Primary prespecified outcomes included NAS and MOD rates. Quiz Ref IDCases of NAS among birth hospitalizations were identified by ICD-9-CM diagnosis code 779.5 (drug withdrawal syndrome in newborn) and ICD-10-CM diagnosis code P96.1 (neonatal withdrawal symptoms from maternal use of drugs of addiction). Possible iatrogenic exclusions in ICD-9-CM (eTable 1 in the Supplement) are no longer necessary in ICD-10-CM with the introduction of P96.2 (withdrawal symptoms from therapeutic use of drugs in newborn). Birth hospitalizations were identified from ICD-CM diagnosis codes indicating single or multiple liveborn neonates (eTable 1 in the Supplement). The restriction of NAS diagnoses to birth hospitalizations differs from previous national analyses of NAS identified at any hospitalization,2,3,13 offering a conservative approach that avoids duplication of cases that may be identified in both the birth hospitalization and subsequent hospitalizations, but misses those only identified in a transfer admission or readmission. Birth hospitalizations that indicated a transfer from another hospital were also excluded to reduce duplication (<1%).
Cases of MOD among delivery hospitalizations were identified from diagnoses of opioid dependence and opioid abuse (eTable 1 in the Supplement), aligning with Diagnostic and Statistical Manual of Mental Disorders, Fifth Edition criteria.14 MOD cases identified using ICD-10-CM also included new coding additions of long-term use of opioid medications and unspecified opioid use, both of which may contribute to NAS. Although the ICD-9-CM MOD definition aligns with OUD, previous maternal OUD analyses included diagnoses of remission1,7,13 and are not directly comparable. We excluded remission because it does not indicate active opioid use.15 Delivery hospitalizations were identified by ICD diagnosis codes, Medicare Severity Diagnosis Related Group delivery codes, and ICD procedure codes for select delivery-related procedures (eTable 1 in the Supplement).16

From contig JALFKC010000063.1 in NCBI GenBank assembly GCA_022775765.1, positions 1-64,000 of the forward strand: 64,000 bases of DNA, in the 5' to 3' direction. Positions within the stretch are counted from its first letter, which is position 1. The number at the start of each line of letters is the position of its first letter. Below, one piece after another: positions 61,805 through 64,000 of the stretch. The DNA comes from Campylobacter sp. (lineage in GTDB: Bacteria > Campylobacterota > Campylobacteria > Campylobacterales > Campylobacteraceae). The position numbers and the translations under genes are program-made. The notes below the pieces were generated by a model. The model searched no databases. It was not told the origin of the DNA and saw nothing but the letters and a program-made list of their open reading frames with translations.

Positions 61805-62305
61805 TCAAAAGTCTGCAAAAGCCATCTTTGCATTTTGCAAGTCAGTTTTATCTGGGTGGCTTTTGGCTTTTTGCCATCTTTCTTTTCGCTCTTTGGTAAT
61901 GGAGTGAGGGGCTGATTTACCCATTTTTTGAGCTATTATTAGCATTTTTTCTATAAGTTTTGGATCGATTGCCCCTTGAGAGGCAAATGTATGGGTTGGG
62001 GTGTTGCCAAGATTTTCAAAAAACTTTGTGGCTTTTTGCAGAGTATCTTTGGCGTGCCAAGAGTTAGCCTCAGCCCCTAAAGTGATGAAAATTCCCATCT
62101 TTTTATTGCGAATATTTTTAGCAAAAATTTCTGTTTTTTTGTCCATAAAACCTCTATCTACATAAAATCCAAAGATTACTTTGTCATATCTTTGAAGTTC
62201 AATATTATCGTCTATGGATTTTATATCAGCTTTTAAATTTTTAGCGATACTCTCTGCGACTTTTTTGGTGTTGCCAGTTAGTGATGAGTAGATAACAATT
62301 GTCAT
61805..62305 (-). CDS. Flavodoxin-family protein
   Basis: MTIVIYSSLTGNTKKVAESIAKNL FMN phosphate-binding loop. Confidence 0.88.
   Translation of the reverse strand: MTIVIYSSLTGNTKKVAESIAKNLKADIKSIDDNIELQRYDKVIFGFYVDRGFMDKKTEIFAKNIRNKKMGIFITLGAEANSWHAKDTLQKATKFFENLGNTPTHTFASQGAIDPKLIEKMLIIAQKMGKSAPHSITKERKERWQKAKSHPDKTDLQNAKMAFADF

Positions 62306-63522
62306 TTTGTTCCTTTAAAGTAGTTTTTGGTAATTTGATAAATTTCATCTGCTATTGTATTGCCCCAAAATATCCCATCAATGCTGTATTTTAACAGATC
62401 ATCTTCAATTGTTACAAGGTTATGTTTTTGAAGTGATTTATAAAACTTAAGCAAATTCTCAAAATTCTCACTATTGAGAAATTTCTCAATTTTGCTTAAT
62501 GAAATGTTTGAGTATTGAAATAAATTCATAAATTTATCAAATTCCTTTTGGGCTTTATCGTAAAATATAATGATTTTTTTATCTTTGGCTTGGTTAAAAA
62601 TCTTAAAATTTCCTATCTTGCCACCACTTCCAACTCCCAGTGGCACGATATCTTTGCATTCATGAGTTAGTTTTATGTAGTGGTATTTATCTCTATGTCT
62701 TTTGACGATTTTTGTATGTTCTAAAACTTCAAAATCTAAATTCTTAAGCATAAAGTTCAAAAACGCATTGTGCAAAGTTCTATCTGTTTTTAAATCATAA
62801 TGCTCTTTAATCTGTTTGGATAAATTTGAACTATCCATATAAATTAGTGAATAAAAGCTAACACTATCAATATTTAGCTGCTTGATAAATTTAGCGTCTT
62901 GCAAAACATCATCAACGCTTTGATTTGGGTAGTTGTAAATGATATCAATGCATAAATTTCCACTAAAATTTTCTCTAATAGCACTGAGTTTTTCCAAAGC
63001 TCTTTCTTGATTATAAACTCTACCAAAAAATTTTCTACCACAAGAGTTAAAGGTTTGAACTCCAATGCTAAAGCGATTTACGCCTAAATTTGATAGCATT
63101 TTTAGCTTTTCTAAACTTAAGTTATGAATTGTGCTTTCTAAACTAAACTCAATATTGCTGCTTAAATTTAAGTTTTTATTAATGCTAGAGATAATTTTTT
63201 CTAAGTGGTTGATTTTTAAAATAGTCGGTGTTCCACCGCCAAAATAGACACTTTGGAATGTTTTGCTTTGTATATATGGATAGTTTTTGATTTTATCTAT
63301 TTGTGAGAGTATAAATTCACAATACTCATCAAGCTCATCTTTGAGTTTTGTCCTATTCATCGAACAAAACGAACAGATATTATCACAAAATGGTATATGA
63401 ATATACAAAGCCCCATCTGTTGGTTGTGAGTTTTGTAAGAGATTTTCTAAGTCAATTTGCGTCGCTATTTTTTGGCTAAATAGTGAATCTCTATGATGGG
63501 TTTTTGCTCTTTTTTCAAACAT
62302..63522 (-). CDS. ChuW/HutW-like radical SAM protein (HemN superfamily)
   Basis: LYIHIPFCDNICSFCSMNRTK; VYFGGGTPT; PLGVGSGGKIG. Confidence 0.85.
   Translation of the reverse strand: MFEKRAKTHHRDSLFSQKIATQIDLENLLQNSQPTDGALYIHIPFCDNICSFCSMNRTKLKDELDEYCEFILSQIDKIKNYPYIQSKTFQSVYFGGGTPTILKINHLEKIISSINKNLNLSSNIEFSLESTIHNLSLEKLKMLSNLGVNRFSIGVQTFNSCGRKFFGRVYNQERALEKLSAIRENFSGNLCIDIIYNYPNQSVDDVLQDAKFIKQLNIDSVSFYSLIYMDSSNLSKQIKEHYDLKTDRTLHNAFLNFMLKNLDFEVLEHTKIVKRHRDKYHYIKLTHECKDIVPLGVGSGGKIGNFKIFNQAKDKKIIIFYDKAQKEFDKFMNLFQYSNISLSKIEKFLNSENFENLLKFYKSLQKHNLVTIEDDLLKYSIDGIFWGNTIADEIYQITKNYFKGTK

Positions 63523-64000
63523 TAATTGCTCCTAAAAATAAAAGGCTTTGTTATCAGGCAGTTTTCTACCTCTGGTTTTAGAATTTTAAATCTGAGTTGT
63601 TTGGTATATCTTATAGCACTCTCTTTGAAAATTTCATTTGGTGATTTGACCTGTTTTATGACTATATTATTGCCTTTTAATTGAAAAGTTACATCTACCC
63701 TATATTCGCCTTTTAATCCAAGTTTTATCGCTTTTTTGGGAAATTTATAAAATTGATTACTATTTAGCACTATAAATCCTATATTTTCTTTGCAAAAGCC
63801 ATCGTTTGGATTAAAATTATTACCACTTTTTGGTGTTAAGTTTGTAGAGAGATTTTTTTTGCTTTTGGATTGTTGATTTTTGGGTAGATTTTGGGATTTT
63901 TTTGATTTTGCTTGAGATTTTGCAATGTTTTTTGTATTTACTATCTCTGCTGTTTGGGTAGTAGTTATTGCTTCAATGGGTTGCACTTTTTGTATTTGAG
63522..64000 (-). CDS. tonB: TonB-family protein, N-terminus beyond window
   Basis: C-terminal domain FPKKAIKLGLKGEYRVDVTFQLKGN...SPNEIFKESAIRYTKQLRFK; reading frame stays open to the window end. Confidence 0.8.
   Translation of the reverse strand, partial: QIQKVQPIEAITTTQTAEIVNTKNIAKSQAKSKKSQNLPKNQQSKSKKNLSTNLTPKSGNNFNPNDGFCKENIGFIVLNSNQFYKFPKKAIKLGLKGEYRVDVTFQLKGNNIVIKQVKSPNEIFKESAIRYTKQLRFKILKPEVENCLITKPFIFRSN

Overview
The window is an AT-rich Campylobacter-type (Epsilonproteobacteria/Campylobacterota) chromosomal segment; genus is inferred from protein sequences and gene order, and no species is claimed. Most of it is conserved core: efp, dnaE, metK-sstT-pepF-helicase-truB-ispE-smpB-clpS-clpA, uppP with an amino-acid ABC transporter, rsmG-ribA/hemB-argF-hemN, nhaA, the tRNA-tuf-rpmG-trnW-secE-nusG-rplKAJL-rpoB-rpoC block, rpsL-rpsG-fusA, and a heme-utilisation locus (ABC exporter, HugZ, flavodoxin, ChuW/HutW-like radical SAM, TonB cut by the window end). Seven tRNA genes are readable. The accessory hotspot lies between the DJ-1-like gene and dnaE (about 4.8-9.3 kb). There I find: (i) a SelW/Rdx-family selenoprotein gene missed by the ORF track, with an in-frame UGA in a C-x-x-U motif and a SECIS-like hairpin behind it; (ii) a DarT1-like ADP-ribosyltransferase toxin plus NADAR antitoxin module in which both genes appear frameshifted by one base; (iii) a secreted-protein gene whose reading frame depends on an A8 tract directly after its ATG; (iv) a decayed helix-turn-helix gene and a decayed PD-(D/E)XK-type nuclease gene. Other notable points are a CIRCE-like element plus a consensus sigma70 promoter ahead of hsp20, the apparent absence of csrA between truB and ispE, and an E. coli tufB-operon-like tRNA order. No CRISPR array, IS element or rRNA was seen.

To evaluate resource utilization patterns among births and deliveries associated with NAS and MOD, secondary prespecified outcomes included hospital length of stay and hospital costs. Hospital costs per discharge were calculated using the following method: hospital charges were obtained from the discharge abstract, charges were converted to costs using HCUP’s Cost-to-Charge Ratio Files,17 and costs were adjusted for inflation to 2017 US dollars using the gross domestic product price index,18 which is recommended for trends in expenditures and more broadly reflective of the US economy than the Consumer Price Index based on urban consumers.19
Demographic characteristics selected for analysis on the basis of previous associations included race/ethnicity, maternal age (for MOD only), primary expected payer, median household income quartile by zip code, and urban/rural residence.2,3,6,13 Race/ethnicity data, which were collected by self-report on admission to the hospital using fixed categories, were examined with the HCUP disparities analysis file.20 This separate file is produced for the National Healthcare Quality and Disparities Report and is constructed from SID files with reliable race/ethnicity reporting. Primary expected payer information reflects billing and expected reimbursement at the time of hospital discharge rather than final determination of insurance type or eligibility, and was grouped into the following categories: private, Medicaid, other public (including Medicare, workers’ compensation, Civilian Health and Medical Program of the Uniformed Services, Civilian Health and Medical Program of Veterans Affairs, Title V, and other governmental programs), and self-pay (including no charge). Urban/rural residence was defined as large metropolitan counties (>1 million residents in at least 1 urbanized area of a core-based statistical area), small metropolitan counties (50 000-999 999 residents in at least 1 urbanized area of a core-based statistical area), and nonmetropolitan/rural counties (micropolitan or non–core-based statistical area) based on a simplification of the US Department of Agriculture’s Urban Influence Codes.21 The 2003 codes were used for 2010 to 2013 data and the 2013 codes were used for 2014 to 2017 data.